Jawad Ahmed silenced! No freedom of speech in Naya Pakistan?

News Analysis

Jawad Ahmed, a recognized musician, social activist and the chairman of the Barabari Party, was removed from an event on Thursday for speaking against the Prime Minister and his government.

The event was organized at the Faisalabad Arts Council, where Ahmed was invited as a guest speaker. While addressing the crowd at the gathering Jawad Ahmed said that both PM Imran Khan and former PM Nawaz Sharif criticized each other’s governments as being corrupt, which meant that so far the country could not be subjected to an honest and fair government.

As soon as Mr. Ahmed was done making these remarks, one of the organizers got up on stage and stopped him from addressing the crowd any further. After being rudely interrupted, Jawad Ahmed returned to his chair politely, after which he left the venue.

In a video that the singer later posted to Twitter, he said that he was invited in his capacity as a chairman of his political party.

Mr. Ahmed also said that he was there to talk about political speech, not participate in social media talks.

Recently, the Federal Investigation Authority’s (FIA) Cybercrime Wing executed an investigation against certain journalists and political parties for allegedly starting “a targeted social media campaign” against Saudi Crown Prince Mohammad bin Salman (MBS) during his visit to Pakistan.

Journalists and activists including Murtaza Solangi, Ammar Masood and Umar Cheema will be inquired upon, regarding their alleged social media campaign. In a tweet by Murtaza Solangi, he criticized the role of the Pakistan Tehreek-i-Insaf (PTI) in formulating such a request and inquiry to those who made comments regarding MBS. In the same tweet, Solangi calls the PTI government “shameless creatures” for having a problem with displaying pictures of slain journalist, Jamal Khashoggi on social media.

Journalist and activist, Aima Khosa responded to the situation by asking three simple questions. The apt questions that she asked were:

1. Did MBS check Twitter, feel disrespected and convey his sentiments to the Pakistani leadership?

2. Is this government so weak that it can be made to look bad by a mere change of a profile picture?

3. Is there no difference between the activists and journalists mentioned?

The Invisible Hand

Both news stories mentioned above relate to the same point. Censorship. The government of Pakistan  is considered a democracy. Isn’t freedom of speech and expression part of the constitutional right of everyone in the country? Isn’t everyone free from censorship in a “democratic government’? And, isn’t everyone entitled to their own opinions?

Well, apparently not. Considering the current situation that has unfolded, regarding the FIA, it seems as though all are in and will be in trouble if their opinions do not match the views of the government.

Unfortunately, this is not the first time people have used their authority and influence to infringe upon the basic rights of the public and their views. In the past strict action has been taken against the Pashtun Tahafuz Movement (PTM) and its members. In February, PTM member Arman Loni was killed in a ‘police crackdown’ against the movement. PTM leader Manzoor Pashteen has also been arrested in the past by the police for damaging the “military morale” through his human rights campaigns.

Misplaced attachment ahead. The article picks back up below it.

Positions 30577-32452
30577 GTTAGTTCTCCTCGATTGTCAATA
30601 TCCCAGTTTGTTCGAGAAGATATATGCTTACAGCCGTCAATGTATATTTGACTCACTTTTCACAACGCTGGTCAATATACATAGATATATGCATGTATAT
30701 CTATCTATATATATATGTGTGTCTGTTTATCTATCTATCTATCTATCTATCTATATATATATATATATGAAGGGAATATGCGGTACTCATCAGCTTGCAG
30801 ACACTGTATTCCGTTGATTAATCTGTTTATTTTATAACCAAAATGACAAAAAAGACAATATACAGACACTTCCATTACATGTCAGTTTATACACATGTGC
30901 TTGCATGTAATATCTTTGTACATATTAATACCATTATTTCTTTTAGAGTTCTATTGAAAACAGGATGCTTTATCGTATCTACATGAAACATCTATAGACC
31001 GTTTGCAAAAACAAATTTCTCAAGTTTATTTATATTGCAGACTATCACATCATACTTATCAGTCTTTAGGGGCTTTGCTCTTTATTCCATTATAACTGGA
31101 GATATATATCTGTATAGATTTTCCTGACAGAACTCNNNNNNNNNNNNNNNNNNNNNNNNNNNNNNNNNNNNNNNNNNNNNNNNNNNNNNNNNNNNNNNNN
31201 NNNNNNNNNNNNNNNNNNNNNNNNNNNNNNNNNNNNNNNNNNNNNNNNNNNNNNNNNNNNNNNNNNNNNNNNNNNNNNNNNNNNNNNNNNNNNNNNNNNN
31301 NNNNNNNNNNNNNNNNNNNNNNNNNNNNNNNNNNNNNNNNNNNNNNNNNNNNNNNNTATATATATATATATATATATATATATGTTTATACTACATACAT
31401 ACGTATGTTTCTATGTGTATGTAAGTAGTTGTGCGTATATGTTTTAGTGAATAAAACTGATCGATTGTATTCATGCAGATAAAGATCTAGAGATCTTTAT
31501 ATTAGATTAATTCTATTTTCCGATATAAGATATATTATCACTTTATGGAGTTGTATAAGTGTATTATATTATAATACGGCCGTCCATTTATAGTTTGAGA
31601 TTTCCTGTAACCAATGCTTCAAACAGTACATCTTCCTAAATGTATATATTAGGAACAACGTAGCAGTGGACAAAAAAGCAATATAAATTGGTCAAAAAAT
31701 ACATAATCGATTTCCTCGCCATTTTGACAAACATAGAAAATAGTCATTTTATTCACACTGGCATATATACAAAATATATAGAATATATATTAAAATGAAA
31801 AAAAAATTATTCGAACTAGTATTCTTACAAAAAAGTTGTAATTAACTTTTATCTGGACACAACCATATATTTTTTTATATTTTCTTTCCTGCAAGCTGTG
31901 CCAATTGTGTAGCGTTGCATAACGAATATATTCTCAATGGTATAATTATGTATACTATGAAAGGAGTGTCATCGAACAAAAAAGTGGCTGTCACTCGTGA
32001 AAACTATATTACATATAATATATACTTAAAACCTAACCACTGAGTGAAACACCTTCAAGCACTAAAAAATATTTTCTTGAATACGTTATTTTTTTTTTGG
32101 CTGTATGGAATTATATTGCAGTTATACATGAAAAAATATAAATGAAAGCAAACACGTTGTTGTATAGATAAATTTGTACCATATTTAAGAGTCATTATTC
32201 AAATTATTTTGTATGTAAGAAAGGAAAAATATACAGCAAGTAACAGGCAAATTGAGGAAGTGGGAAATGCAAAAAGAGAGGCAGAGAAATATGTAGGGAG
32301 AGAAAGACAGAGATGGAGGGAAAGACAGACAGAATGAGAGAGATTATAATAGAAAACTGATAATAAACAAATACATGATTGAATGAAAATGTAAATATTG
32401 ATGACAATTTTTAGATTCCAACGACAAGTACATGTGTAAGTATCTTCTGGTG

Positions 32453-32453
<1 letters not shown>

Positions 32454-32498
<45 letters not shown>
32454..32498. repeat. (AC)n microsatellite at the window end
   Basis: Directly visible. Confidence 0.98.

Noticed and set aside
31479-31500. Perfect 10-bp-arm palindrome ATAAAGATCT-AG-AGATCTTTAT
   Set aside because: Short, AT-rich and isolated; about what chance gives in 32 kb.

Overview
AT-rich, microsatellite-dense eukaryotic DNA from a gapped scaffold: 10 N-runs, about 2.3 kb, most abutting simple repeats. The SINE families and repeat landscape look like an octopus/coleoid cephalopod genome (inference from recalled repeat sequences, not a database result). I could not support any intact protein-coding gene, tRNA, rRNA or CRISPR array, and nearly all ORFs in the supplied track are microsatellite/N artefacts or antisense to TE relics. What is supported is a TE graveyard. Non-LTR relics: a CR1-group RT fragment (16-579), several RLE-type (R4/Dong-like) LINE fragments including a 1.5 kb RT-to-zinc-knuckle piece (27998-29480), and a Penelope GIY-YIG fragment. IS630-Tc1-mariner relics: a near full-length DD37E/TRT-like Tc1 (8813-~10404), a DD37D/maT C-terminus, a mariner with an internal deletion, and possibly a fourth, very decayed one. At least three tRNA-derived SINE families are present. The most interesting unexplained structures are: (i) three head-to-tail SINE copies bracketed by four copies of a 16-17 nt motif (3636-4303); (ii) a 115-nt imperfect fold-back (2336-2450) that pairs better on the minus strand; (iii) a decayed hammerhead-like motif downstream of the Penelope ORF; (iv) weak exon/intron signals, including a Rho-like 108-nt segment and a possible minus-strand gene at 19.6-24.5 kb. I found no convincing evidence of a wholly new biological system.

Under the banner of so-called democracy there has been immense censorship against those who have spoken in contradiction of or disagreed with the political views of the state. The shroud of democracy that apparently covers the country is so weak that it can be dismantled at any time by the tweets and protests of a few people.

PM Imran Khan seeks a progressive Pakistan, where everyone is equal and treated fairly, however, the ‘equality-memo’ was completely ignored by certain individuals and people. The actions as shown by agencies like the FIA are representative of a totalitarian regime where free thought is looked down upon.

What needs to be done here is that people need to be allowed to express themselves in a manner, shape or form that they deem fit. At the same time, strict action and censorship should only be taken against those who pose a direct threat to the security and sovereignty of Pakistan, or people directly targeting or harassing an individual. Anti-Pakistan forces or banned outfits should be expelled if they destroy the sanctity of the country, however, activists and journalists hold a position where they can criticize certain aspects of the country and therefore, should not be condemned in such a manner.

If anything, Pakistan is not in danger from people like Jawad Ahmed or those listed by the FIA document but instead are in danger from people who belong to outfits like Jaish-e-Mohammad (JeM) or Lashkar-e-Taiba (LeT).

Let us hope that we can move as a progressive country where opinions do not mean the end of democracy and that we can stick together as a nation despite the small differences that we have.

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